This paper assesses the usefulness of consumer confidence indexes in forecasting aggregate consumer spending in the United States. The literature generally dismisses the relevance of these indexes. Without formal modelling, however, some researchers (Garner 1991 and Throop 1992) suggest that the indexes could be helpful during periods of major economic or political shocks. Such periods are usually associated with high volatility of consumer confidence, suggesting that large swings in confidence could be useful indicators of consumption. Our work distinguishes itself from previous research in that we provide a rigorous assessment of this possibility by estimating a consumption function in which only large variations of confidence can affect spending. Our results show that economists and forecasters should pay attention to consumer confidence, especially in times of elevated economic or political uncertainty.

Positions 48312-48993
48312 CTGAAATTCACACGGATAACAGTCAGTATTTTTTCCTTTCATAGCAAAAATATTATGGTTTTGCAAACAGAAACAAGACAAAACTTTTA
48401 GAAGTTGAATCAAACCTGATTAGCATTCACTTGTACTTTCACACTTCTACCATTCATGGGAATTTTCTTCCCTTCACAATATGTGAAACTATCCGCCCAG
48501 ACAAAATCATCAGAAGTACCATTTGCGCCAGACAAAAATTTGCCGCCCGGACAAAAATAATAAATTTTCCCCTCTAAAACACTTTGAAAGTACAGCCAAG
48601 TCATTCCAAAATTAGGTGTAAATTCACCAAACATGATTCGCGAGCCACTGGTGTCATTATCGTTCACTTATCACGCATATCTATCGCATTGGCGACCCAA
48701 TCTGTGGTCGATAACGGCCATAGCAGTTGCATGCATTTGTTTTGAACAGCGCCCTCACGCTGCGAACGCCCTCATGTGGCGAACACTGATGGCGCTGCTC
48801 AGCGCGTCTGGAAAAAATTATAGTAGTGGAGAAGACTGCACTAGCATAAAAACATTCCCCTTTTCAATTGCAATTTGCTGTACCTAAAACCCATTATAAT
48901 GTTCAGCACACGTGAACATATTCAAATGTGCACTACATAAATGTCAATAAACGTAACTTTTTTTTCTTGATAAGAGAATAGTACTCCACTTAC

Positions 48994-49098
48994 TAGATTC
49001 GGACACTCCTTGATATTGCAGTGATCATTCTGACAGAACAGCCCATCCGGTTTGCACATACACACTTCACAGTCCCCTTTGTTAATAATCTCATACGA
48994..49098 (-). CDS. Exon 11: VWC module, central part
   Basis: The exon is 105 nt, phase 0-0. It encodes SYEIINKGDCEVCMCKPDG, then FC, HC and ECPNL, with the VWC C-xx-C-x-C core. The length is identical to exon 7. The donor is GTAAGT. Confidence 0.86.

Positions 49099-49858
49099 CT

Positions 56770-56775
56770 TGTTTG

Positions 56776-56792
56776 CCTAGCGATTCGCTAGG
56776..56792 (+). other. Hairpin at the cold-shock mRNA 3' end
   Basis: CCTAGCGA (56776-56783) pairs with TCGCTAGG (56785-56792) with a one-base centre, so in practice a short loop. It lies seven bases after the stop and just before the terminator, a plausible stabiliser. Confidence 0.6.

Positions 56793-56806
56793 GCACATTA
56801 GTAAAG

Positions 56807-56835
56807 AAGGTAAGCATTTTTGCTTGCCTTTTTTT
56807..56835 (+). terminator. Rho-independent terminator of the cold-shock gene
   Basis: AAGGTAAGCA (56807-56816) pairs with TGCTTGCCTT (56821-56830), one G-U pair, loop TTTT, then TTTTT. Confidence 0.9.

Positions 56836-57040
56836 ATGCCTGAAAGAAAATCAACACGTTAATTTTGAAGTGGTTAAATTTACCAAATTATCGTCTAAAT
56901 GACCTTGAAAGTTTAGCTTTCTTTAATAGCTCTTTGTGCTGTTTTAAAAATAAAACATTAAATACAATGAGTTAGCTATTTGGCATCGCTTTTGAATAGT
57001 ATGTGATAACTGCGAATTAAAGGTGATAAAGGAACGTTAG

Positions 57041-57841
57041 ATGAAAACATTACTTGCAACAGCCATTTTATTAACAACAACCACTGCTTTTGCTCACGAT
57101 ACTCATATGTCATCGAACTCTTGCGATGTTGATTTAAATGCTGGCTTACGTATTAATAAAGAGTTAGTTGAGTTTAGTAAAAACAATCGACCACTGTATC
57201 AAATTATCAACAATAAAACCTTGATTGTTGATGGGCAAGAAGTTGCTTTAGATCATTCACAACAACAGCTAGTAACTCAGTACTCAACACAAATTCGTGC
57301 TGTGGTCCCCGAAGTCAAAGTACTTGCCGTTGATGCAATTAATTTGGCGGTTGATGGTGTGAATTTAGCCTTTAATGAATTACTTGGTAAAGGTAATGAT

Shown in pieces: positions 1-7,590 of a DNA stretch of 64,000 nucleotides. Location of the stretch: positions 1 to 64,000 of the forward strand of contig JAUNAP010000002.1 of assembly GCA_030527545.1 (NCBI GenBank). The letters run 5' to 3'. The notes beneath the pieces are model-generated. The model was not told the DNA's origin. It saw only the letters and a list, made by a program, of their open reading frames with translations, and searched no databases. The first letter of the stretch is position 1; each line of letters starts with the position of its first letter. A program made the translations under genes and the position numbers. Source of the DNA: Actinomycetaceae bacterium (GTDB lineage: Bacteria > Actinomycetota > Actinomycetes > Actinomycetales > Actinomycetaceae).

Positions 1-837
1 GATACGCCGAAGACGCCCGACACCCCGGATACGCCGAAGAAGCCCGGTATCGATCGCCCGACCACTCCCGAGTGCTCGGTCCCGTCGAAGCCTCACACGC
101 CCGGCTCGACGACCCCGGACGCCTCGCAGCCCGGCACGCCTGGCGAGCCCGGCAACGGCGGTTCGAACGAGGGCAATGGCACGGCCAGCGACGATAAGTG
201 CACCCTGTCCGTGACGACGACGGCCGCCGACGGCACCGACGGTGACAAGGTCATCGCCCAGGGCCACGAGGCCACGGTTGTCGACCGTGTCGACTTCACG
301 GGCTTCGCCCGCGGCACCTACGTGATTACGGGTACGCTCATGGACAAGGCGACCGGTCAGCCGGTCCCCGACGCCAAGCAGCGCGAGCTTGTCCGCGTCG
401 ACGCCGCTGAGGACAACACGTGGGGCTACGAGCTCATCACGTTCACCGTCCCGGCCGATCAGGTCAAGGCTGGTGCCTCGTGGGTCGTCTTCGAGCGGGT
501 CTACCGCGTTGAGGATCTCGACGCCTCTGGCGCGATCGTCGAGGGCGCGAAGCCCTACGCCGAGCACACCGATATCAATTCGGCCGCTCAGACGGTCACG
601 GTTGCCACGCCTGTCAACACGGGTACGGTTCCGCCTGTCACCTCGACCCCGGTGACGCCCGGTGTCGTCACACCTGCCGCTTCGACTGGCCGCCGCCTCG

Also published as:

Evaluating Threshold Effects in Consumer Sentiment
Southern Economic Journal (0038-4038)
April 2004. Vol. 70, Iss. 4, pp. 942-52